In Loyal Company, Pleasance Courtyard, Review

Rating (out of 5)
Show info
Lab Rats
David William Bryan and Sasha Moore (writers/producers), Jonny Ryan (sound and lighting designer).
David William Bryan.
Running time

“If there’s one thing I am good at its running away”, pants young Arthur Robinson as he sprints off with a stolen loaf of bread.

There are some things he just can’t run from however. While “We’re going to Hang out the Washing on the Siegfried Line” has played in the background, his part the Second World War is going to take him down a very different line.

The war initially seems far away from his Birkenhead home, “cosy” with seven of a family, in the shadow of the Cammell Laird Shipyard. The cobbled street is grimy with horse muck but the doorsteps gleam.

Known as “Joe” to all (it’s easier in a large family), he is “doing his bit” in a new job as a packer of aircraft parts and in the evening trying to pick up the courage to speak to the object of his affections, Mary at the dancing.

When Luftwaffe bombs land close to home Joe is driven to enlist in the Reconnaissance Corps of the Loyal Regiment and soon finds himself shipped overseas with new colleagues. The loss of their ship and its supplies leaves a poorly equipped force to defend Singapore from the advancing Imperial Japanese Army.

Taken prisoner he disappears into the jungle to toil on the infamous Burma “Death” Railway in a struggle with abuse, brutal conditions and disease.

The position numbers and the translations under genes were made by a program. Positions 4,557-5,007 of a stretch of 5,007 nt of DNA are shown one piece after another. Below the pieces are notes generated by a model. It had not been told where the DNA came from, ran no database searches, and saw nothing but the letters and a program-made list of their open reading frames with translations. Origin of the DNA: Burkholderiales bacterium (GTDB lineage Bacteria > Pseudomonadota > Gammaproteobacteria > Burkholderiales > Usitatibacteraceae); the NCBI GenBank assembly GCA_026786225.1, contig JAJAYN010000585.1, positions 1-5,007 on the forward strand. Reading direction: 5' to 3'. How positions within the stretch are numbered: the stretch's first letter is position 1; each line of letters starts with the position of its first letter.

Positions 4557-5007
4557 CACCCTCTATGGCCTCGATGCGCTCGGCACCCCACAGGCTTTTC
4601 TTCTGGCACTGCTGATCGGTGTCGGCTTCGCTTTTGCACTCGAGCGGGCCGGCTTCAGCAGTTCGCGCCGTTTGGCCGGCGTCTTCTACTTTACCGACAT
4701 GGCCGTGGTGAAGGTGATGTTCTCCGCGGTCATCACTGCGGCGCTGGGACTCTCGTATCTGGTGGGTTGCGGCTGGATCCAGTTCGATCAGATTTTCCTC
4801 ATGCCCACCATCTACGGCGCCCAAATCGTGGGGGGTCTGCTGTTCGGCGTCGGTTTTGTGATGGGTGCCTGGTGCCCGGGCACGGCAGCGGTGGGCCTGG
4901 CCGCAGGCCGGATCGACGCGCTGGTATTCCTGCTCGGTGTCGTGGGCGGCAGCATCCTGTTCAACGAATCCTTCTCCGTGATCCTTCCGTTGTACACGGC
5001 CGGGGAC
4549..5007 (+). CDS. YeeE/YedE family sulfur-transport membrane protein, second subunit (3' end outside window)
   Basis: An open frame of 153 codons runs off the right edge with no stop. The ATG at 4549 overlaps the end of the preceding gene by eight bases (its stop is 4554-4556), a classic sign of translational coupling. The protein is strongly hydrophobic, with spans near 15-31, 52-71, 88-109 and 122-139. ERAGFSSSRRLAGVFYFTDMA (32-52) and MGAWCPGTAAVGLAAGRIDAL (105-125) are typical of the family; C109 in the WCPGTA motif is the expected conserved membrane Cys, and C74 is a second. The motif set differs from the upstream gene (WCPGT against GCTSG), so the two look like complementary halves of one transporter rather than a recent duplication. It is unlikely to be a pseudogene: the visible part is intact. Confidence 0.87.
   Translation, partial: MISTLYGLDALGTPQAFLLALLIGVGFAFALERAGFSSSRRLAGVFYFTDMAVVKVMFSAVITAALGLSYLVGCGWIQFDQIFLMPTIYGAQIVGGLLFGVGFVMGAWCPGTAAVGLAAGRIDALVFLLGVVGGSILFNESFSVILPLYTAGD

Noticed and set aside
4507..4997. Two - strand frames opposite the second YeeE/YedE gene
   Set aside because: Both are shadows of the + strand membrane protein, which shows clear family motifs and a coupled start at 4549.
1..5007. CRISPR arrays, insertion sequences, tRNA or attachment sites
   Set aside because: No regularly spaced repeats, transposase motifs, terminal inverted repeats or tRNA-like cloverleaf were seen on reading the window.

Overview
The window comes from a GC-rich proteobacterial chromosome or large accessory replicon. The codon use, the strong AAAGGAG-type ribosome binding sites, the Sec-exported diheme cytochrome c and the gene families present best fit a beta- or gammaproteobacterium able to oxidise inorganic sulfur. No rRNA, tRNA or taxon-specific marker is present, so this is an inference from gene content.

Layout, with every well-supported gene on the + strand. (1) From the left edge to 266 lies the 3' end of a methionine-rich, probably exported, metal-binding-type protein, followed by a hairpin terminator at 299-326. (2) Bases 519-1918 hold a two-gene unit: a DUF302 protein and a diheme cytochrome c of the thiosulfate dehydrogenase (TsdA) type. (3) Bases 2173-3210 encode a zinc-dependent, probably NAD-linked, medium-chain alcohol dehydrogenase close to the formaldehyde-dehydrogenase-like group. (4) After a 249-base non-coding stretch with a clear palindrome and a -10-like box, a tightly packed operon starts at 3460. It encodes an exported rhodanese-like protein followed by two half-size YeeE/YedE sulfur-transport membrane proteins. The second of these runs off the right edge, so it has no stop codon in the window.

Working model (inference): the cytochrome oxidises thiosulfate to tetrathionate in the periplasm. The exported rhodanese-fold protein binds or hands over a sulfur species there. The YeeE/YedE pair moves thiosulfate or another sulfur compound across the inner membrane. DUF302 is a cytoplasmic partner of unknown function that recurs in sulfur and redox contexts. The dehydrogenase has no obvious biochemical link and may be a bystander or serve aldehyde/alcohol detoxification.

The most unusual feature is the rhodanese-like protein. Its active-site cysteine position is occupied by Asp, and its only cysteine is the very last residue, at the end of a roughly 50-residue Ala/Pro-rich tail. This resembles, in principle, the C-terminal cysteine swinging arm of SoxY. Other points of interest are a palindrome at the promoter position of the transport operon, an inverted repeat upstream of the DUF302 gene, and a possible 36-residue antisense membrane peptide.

The play is a lovingly crafted personal account of the experiences of the author / performer’s Great Uncle. With just a trunk containing a few costumes he transforms Joe from a wide-eyed innocent to a disease ravaged husk. The story is told very much from Joe’s point of view, we see through his widening horizons the landscapes and his group of colleagues.

The story telling is strong and traditional, wearing its heart on its sleeve and in some ways its craft (such as the repeated body language of his mother’s too-tight hugs). The audience is drawn to invest, relate and empathise with Joe and in return the horrors of the railway are not employed gratuitously.

Bryan’s strength is knowing that you need to put everything into a one-man show and then being brave and skilled enough not to run from it. The play is a different approach from last year’s Trashed but it’s difficult to fault.

Show Times: 1st to 27th August 2018 at 1pm.

Tickets: £9 (£8.50) to £11.50 (£11).

Suitability: 12+.